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Snow day relief Our view – State should consider expanding E-learning days

No doubt Minnesota has endured its share of inclement weather this winter. School districts have rightfully closed their doors for a day rather than risk putting students and staff in harms way to meet the state’s required number of school days.
That is especially true in school districts like Glencoe-Silver Lake where many of the busses carrying students travel on rural roadways suspectable to inclement weather. The district has used a handful of snow days and two of the five E-learning days the state allows.
Last Wednesday, Sen. Carla Nelson, R-Rochester, offered her “Snow Day Relief Act,” a bill proposing to help school districts avoid funding shortfalls and penalties for districts failing to meet state minimums for hours of instruction because of inclement weather. A similar bill offered in the Minnesota House of Representatives would credit districts for classroom days lost to the polar vortex Jan. 29-31.
The state currently allows five days for E-learning, days when teachers make use of the investment in technology – e.g.: Internet access in schools, software and hardware – so students can have lessons and assignments available to them when weather dictates students and staff would be safer off at home.
We support expanding the number of E-learning days when an unusual weather scenario presents itself. Our winter to date certainly qualifies as unusual. As long as the missed days are dedicated to E-learning, we also support districts not being financially penalized for the lost time. After all, many school districts and their taxpayers have made significant investments in technology. Why not make good use of the investment when the weather threatens the safety of children and staff.
While we are not suggesting E-learning should replace classroom learning for most students, the proposal to make expanded use of E-learning in an untenable situation just makes sense.
In its first uses of E-learning earlier this winter, GSL school principals Bill Butler and Matt Foss said the days went well. They conceded the interactions, lessons and assistance available were good though not perfect. If only to maintain the credibility of E-learning, we expect and are confident there will be improvement in the use of E-learning days from staff and students alike.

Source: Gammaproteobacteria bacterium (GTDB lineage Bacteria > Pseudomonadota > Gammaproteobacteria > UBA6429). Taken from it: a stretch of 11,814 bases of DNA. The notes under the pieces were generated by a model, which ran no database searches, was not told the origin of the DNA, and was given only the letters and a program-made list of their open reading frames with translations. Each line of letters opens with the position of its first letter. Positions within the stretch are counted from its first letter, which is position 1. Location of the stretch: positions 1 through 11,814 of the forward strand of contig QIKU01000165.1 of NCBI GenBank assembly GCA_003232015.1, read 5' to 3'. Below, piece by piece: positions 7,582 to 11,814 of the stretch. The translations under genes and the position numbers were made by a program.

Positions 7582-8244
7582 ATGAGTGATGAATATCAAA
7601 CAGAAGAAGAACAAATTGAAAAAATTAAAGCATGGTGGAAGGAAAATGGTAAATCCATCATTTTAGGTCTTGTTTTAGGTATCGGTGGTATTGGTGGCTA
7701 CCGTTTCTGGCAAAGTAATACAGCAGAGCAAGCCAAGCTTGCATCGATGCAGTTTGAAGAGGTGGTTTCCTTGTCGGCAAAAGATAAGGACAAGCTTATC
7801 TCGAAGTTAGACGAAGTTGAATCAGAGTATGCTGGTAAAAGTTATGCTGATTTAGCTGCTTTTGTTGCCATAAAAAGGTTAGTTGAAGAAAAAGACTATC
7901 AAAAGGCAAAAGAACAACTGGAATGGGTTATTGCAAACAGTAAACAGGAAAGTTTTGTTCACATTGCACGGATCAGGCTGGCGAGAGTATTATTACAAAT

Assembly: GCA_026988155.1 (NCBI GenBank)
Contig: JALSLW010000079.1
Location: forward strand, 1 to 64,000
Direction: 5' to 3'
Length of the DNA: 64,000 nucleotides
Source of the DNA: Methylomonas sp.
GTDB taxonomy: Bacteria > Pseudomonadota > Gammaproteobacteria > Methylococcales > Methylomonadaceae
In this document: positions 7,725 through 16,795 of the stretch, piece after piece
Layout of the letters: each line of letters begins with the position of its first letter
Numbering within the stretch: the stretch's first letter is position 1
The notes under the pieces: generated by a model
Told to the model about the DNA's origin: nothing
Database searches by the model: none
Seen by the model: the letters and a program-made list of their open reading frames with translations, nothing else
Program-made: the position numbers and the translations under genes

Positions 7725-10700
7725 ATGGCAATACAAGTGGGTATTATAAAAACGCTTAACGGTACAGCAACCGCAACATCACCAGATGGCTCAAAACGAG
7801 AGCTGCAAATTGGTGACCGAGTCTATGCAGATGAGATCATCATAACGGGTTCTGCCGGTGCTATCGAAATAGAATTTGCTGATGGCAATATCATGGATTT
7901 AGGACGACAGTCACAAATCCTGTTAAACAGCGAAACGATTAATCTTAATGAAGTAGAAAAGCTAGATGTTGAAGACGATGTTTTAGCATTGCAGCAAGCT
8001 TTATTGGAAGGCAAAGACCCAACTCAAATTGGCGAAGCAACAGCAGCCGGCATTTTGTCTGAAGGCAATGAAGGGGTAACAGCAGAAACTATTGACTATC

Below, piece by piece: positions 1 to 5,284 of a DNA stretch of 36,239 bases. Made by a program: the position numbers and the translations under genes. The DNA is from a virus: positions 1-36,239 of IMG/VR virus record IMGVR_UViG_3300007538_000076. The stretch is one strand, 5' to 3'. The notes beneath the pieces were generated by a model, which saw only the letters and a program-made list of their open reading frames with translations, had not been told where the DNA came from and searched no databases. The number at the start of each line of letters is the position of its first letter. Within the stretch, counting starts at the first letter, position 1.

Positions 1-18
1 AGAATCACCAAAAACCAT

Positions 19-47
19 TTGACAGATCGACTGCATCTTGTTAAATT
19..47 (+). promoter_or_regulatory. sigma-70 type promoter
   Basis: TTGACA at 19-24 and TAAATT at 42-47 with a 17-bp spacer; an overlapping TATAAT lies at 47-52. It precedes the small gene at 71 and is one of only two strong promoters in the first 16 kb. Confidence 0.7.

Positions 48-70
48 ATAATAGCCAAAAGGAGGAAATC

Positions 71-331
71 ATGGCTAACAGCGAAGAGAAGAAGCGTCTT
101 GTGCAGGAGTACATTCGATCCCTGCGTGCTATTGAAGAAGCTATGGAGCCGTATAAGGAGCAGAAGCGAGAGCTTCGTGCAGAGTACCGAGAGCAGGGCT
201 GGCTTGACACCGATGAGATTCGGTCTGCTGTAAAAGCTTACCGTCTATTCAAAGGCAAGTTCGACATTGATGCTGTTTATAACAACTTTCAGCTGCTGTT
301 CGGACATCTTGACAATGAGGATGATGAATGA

We also commend the GSL School District for making accommodations for families who don’t enjoy access to the Internet and areas underserved by access to it. We anticipate additional efforts have been implemented to help these students remain on pace with their classmates on E-learning days.
School districts that make efforts to make the best of a bad weather situation should not be penalized. However, districts with the capability and access to technology that make little or no efforts to make due for lost days should not be protected from well-meaning proposed legislation.
It is a shame GSL’s school board directors felt they had little choice but to eliminate spring break days. The alternative was to extend the school year into June. Board members are aware snow days are unpopular with working families.
It is concerning when adults take to social media and kvetch about schools closing or beginning late because of bad weather. The decision to call a weather day or start two-hours late is not made lightly. There are many players involved, not just the superintendent. Any school leader worth his, or her, salt will always err on the side of caution and student safety. Would you have it any other way?